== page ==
In 2020, over 60,000 law enforcement officers were attacked in the line of duty and more than 40 were killed, according to FBI data released Monday.
Based on information compiled from 9,895 law enforcement agencies, the FBI determined a total of 60,105 officers were assaulted while working in 2020, increasing from 56,034 in 2019.
Of those assaulted, 18,568, or 31 percent, were injured. At least 46 officers were killed, which is slightly fewer than 48 the year before, FBI data showed.
“Police officers across the country are facing an increase in violent crime and violent acts committed against them,” said Laura Cooper, executive director of the Major Cities Chiefs Association, according to ABC News. “Facing these dangerous situations is another reason why it has been difficult for police agencies to find recruits who want to put on a uniform and put their lives on the line.”
The president of the National Sheriffs Association, Vernon Stanforth, said the shocking statistics didn’t come as a surprise “after this troubling year for law enforcement.”
Between January and September 2021, 54 police officers were feloniously killed in the line of duty, which is a 45.9 percent increase when compared to the 37 officers who were killed over the same period the year before.
Jason Johnson, Law Enforcement Legal Defense Fund (LELDF) President, said the increase in assaults on police is happening when law enforcement is “seemingly under attack on all fronts.”
The number of officers quitting or retiring has also skyrocketed in the wake of the killing of George Floyd by former Minneapolis Police Officer Derek Chauvin. When compared to the same period a year earlier, a LELDF study found overall voluntary police departures between June 1, 2020 and April 30, 2021 increased by 18 percent. Overall voluntary resignations also increased by 24 percent and overall voluntary retirements increased by 14 percent.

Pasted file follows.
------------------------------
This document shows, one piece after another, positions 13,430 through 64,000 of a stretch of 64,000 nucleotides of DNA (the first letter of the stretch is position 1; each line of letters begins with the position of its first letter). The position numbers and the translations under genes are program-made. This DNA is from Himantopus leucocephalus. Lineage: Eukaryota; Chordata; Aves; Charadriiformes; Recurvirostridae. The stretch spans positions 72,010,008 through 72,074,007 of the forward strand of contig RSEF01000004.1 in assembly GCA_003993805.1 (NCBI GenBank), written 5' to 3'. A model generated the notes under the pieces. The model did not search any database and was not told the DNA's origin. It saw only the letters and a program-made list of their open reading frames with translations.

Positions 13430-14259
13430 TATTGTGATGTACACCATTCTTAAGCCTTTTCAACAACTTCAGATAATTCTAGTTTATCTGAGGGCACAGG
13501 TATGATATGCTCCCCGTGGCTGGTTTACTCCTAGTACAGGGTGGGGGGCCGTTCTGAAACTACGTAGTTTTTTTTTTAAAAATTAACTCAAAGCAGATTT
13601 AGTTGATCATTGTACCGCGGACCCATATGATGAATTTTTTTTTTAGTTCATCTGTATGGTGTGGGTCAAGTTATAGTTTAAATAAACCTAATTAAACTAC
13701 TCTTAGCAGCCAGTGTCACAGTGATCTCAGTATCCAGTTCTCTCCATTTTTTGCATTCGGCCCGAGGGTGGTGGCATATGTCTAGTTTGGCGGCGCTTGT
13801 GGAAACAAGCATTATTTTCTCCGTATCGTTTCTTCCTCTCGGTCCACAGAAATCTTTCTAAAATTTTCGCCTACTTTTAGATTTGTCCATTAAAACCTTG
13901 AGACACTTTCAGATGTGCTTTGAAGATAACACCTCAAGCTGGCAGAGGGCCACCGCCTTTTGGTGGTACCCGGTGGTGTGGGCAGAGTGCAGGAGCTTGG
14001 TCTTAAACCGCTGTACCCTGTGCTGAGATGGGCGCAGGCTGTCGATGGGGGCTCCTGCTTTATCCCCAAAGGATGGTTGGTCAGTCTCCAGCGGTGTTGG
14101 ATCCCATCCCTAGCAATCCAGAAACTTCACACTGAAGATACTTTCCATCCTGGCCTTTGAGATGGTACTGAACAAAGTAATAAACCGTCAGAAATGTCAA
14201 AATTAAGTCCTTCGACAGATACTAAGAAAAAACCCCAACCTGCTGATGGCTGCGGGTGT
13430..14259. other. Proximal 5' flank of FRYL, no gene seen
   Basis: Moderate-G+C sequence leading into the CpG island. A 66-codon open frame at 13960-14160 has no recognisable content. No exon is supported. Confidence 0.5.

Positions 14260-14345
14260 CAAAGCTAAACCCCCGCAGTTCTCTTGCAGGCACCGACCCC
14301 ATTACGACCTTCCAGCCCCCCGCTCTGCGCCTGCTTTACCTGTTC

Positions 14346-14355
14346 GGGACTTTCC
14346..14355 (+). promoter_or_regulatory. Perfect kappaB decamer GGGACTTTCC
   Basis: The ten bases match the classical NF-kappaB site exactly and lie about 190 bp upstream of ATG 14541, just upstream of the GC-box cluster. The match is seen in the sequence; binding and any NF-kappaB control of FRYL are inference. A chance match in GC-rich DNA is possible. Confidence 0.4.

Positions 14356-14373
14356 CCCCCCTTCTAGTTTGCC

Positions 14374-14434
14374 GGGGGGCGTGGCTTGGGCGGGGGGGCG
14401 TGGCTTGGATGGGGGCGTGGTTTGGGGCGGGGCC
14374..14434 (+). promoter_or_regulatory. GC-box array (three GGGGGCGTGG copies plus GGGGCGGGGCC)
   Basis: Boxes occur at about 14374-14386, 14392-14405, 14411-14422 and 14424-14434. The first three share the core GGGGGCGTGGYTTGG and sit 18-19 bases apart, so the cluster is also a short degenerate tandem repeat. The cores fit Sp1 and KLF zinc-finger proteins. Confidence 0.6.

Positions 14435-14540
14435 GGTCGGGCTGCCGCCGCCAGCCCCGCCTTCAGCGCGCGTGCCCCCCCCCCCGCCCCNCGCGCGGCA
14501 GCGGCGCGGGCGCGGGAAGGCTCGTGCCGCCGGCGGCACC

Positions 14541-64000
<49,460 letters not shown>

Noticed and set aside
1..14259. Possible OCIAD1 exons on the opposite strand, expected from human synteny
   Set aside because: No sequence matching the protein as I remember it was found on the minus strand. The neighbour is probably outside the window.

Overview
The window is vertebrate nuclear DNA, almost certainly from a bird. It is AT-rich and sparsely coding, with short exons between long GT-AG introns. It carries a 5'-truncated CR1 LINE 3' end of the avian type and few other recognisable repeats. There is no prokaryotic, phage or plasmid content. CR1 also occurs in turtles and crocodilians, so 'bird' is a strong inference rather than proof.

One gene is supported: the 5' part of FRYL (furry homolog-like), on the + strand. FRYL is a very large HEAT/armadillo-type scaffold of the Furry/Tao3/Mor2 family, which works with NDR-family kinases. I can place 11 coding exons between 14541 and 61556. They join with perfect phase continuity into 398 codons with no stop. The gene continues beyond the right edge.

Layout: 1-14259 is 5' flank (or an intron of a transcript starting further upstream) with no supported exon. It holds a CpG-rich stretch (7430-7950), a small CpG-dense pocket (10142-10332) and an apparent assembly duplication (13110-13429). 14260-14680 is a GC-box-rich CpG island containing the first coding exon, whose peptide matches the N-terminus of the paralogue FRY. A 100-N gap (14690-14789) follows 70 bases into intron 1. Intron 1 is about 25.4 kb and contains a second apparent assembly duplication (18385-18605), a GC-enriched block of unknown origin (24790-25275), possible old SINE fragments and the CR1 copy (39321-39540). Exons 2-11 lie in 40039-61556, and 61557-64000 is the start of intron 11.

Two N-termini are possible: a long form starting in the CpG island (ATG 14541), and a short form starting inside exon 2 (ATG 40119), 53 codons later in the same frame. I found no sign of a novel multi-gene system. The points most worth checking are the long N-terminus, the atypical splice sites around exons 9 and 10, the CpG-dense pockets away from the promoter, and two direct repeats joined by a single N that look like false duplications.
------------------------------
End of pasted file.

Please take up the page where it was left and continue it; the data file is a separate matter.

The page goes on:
“In the wake of the anti-police movement and Floyd protests, cops – unwanted and unappreciated by their political leaders – officers are running for the exits. Resignations and retirements at the largest police agencies in the United States are skyrocketing while recruitment is tanking,” Johnson said.
The study showed that the riots and overall “Defund the Police” movement were key factors in the mass resignations.
“I wouldn’t take [a job as a police chief],” said former NYPD Commissioner and current LAPD Chief Bill Bratton. “The ability to succeed in this climate … the progressive district attorneys’ policies just aren’t going to work.”
Interim Austin Police Chief Joseph Chacon said he calls the situation “a crisis because it is a crisis.” In addition to a 63 percent increase in resignations, Austin also saw a 96 percent increase in murders. The city currently has 300 sworn officer vacancies, according to the study.